By Brian Wacker, PGATOUR.COM
With a 12-3 career record in the Ryder Cup, Ian Poulter would certainly be well qualified to one day captain the European team.
”I’ve got a lot of golf to play before I get to that role,” he said Tuesday on the Scott Van Pelt Show on ESPN Radio. “I would be honored to be asked.”
In the meantime, Poulter is still celebrating a historic comeback by Europe and its 14 1/2-13 1/2 victory on Sunday.
While Europe earned 8 1/2 of a possible 12 points in Sunday’s singles matches, Poulter said the comeback began in earnest on Saturday afternoon when Sergio Garcia and Luke Donald beat Tiger Woods and Steve Stricker and when he and Rory McIlroy birdied each of the last five holes to rally past Jason Dufner and Zach Johnson in the day’s final match.
“There was that glimmer of hope,” Poulter said. “We just had to claw a point in that last match.
“The guys were just pumped. That team room went bananas as I walked in. I knew at that moment … we were 4 points behind, but it’s like we weren’t 4 points behind.”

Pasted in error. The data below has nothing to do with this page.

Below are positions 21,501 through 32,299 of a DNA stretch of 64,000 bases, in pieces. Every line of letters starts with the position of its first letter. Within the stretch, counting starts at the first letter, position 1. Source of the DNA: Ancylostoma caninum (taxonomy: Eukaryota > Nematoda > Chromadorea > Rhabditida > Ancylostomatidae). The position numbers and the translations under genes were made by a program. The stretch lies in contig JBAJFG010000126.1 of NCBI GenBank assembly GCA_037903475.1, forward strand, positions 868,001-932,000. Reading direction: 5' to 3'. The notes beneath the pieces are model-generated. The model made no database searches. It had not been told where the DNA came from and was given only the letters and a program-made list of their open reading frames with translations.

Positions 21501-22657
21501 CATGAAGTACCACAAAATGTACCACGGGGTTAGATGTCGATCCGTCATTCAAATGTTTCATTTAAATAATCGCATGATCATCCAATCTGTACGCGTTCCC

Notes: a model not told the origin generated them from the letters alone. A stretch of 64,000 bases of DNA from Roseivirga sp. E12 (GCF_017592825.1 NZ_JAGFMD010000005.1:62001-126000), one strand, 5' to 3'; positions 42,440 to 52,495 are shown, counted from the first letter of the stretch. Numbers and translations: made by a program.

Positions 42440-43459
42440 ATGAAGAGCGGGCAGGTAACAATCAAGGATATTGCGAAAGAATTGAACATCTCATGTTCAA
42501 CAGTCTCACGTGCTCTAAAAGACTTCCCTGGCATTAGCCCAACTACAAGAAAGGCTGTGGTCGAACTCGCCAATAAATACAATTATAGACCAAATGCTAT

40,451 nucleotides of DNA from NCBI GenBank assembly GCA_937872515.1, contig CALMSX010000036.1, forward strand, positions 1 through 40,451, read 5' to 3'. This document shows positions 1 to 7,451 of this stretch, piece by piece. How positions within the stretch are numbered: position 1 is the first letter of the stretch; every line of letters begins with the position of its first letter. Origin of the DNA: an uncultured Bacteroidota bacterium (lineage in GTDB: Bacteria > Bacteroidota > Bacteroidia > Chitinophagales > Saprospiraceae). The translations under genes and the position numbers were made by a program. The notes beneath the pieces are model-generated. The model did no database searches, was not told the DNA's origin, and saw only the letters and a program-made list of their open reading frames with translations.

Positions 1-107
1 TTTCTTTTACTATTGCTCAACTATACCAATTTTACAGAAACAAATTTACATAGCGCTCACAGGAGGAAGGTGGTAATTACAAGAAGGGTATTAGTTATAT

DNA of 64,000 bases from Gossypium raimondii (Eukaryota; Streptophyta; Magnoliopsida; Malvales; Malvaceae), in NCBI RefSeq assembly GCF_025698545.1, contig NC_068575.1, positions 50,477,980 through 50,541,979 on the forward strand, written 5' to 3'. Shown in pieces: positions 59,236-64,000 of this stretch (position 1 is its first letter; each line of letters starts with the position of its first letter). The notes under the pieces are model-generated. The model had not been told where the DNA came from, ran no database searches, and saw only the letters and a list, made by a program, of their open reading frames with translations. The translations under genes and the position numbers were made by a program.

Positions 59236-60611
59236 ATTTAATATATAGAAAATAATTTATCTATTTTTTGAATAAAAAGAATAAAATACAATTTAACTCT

Poulter led the way for Europe, posting a perfect 4-0 mark for the week. He’s also 4-0 for his career in singles play after beating Webb Simpson, 2 up, on Sunday.
In stroke-play events, however, Poulter hasn’t enjoyed the same success. He’s never won a stroke-play event on the PGA TOUR, and he has just two stroke-play wins in Europe since 2006. In the Ryder Cup, it’s been a different story and Poulter isn’t sure why.
“It’s really hard to quantify,” he said. “I can’t explain it. I haven’t won a major but if you look at that record, those are impressive numbers. I’d like to convert those match play numbers into some sort of stroke-play wins.”
Poulter admitted his concentration sometimes wanes when it comes to stroke play. “The pressure you get in a Ryder Cup is way past what you feel in a stroke-play event,” he said. “That’s it right there. I can play golf when I concentrate.”
He can also celebrate.
Poulter and his teammates drank champagne well into the night following the victory, including during their post-round press conference.
”It was absolutely wild; the drinks were flowing,” Poulter said. “The press conference got a little silly. There was a lot of champagne drunk on that bridge.
“Guys were drained and excited. … To be that excited and to drink half a bottle of champagne, that doesn’t mix very well.”
Fortunately for Europe, Poulter and the Ryder Cup do.